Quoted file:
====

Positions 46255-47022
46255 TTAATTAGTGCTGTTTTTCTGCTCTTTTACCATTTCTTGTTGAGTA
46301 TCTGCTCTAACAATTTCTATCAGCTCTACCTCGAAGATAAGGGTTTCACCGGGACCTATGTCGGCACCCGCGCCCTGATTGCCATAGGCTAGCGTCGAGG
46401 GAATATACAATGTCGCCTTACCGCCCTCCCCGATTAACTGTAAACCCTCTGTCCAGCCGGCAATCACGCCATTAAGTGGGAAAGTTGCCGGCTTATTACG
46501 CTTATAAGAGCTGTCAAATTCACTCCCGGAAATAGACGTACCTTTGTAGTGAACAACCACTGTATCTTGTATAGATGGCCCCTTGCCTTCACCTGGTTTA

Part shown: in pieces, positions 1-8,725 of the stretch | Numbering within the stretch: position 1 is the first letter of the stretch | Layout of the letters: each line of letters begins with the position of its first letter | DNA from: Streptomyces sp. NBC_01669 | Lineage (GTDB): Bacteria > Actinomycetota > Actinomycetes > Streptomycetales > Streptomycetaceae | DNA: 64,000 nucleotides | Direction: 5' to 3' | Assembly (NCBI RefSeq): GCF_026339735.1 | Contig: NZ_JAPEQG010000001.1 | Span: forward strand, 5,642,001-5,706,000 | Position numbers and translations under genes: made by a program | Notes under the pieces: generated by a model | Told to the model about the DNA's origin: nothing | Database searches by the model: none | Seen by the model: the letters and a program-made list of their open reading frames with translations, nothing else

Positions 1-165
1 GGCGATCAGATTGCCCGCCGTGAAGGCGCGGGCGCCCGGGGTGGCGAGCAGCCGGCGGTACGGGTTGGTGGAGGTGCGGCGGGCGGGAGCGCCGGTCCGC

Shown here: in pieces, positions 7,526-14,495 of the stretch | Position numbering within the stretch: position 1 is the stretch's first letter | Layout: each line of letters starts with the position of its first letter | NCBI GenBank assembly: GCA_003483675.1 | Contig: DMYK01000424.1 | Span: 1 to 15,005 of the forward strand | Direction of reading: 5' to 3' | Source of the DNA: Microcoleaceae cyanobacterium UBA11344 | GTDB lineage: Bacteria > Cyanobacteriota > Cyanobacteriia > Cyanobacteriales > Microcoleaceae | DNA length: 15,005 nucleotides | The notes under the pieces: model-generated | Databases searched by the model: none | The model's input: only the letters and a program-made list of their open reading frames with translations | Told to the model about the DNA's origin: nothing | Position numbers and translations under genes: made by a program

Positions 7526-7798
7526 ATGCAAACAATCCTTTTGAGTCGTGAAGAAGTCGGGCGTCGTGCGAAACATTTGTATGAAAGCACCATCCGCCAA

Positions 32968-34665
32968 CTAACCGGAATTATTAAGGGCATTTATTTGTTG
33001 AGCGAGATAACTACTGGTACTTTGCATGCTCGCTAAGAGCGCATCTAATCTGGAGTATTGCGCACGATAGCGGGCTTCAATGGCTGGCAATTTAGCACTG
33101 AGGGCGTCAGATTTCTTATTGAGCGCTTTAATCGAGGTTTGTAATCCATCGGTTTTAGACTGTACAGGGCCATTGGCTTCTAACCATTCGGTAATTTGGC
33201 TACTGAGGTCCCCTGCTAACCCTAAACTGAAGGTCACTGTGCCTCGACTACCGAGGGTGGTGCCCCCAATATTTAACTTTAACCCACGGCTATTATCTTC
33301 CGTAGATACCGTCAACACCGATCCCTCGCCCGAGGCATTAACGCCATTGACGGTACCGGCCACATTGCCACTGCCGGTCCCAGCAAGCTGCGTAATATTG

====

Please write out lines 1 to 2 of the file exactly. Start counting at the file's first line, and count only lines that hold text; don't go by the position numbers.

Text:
Positions 46255-47022
46255 TTAATTAGTGCTGTTTTTCTGCTCTTTTACCATTTCTTGTTGAGTA